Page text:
There is certainly a role for local government in improving relations with young people and making them feel included and a valued part of our community.
A good start might be the opening up of Todd Mall to responsible cycling, scooting and skate-boarding, perhaps even permitting the use of seating in the northern end for public trick skating, as I believe it was originally designed for.
Who knows, it may even bring some much needed life back into that deserted part of our CBD.


Anzac High: No plans yet for what will replace it
From having walked all around the buildings and reviewed Mike Gillam’s photos of the interiors, my architect’s eye sees a well constructed building that, to use designer jargon, “has bloody good bones”.
The rock solid building was built to last, as evidenced by the lack of any cracking, and there is no spalling concrete or rust to be seen – quite remarkable in a 65 year old building.
Sure, it will certainly need to be brought up to code regarding electrical, air-conditioning and other services, but perhaps the minister could explain just how the building could be considered “dangerous”.
As for the minister’s claim that the building is “not fit for purpose”, well, that depends on what “purposes” you are willing to consider.
For a fraction of replacement cost, the town would have a very valuable asset that could be adapted to a variety of much needed inter-related uses.
It just takes a little more imagination and a lot less bloody-mindedness.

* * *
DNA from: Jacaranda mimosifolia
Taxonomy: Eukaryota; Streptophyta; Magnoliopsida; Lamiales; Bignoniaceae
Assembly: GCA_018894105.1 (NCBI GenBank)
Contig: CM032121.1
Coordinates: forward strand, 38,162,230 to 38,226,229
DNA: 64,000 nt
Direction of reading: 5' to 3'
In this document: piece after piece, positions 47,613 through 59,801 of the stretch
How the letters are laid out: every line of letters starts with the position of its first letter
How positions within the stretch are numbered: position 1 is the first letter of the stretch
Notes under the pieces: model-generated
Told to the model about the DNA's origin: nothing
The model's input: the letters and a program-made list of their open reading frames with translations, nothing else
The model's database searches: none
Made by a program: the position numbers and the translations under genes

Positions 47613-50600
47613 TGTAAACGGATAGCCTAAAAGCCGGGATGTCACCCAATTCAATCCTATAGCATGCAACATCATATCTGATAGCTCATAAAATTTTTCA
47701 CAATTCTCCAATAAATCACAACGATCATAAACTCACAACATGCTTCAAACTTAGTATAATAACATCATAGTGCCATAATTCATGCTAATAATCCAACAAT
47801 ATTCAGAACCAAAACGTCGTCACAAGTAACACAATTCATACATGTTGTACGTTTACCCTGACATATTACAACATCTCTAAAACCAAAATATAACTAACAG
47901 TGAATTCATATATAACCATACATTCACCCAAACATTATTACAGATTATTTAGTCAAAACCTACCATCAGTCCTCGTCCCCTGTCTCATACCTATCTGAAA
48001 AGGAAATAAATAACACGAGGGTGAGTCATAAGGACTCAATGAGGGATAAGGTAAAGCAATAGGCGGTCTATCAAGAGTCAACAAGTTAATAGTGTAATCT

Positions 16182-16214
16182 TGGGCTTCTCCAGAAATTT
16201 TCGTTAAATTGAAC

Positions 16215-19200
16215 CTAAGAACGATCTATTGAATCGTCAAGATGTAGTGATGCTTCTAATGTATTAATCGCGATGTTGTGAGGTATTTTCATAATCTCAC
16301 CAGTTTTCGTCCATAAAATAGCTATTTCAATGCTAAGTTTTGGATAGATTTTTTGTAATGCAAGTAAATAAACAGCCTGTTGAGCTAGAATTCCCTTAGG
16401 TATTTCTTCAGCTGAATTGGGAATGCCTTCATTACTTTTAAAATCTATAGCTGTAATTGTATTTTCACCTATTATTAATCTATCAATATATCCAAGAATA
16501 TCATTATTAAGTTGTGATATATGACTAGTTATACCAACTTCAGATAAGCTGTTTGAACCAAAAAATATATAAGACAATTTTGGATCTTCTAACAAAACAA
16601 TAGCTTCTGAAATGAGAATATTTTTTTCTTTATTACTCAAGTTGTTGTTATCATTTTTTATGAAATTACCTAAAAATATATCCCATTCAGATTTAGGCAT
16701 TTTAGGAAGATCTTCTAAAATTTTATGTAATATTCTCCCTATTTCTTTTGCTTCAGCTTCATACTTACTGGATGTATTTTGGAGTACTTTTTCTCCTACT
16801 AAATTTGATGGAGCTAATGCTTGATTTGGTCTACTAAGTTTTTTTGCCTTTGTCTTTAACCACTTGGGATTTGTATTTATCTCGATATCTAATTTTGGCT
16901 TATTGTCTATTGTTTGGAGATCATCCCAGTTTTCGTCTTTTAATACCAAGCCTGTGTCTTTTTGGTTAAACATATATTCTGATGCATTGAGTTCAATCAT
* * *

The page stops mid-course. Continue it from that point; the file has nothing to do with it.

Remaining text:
Have a look at what’s being demolished
@ Jim and Mardi: Where have we been? With all due respect, we have been locked in a “Catch-22” by a system and legislation that favours the short-term profit of owners and developers over the longer term benefit to the town as a whole.
There are a half-dozen significant historic buildings and places we could re-nominate for heritage listing in Alice Springs, but to do so could see them prematurely demolished, effectively making their nomination a death sentence.
The so called Heritage Act outlines an elaborate process of assessment and recommendations, all of which can be over-ridden by the minister of the day because the owner complains.
Where in the Act does it say that the owner has veto rights?
Anzac High is where, perhaps, we suddenly realised that we had nothing to lose and that governments need to be held accountable for disastrous decisions based upon gut feeling instead of measured analysis.


Have a look at what’s being demolished
Thanks, Mike, for illustrating so well just what a valuable asset we, as a town, are about to lose. Far from giving Alice a new lease on life, the Gunner Government, by its actions, is destroying our town’s future, it’s very potential.
Demolishing and re-building is “so 1970s” and such a costly and irresponsible use of scarce government funding as we barrel towards an unavoidable climate crisis.
We need to value every asset this town has. Far better to re-purpose the old school building to new, much needed services.
Refurbishing and upgrading existing buildings is far less costly than replacement and represents a significant contribution to energy and environmental conservation.
It’s very hard to be a Smart Town with such ignorance in our government.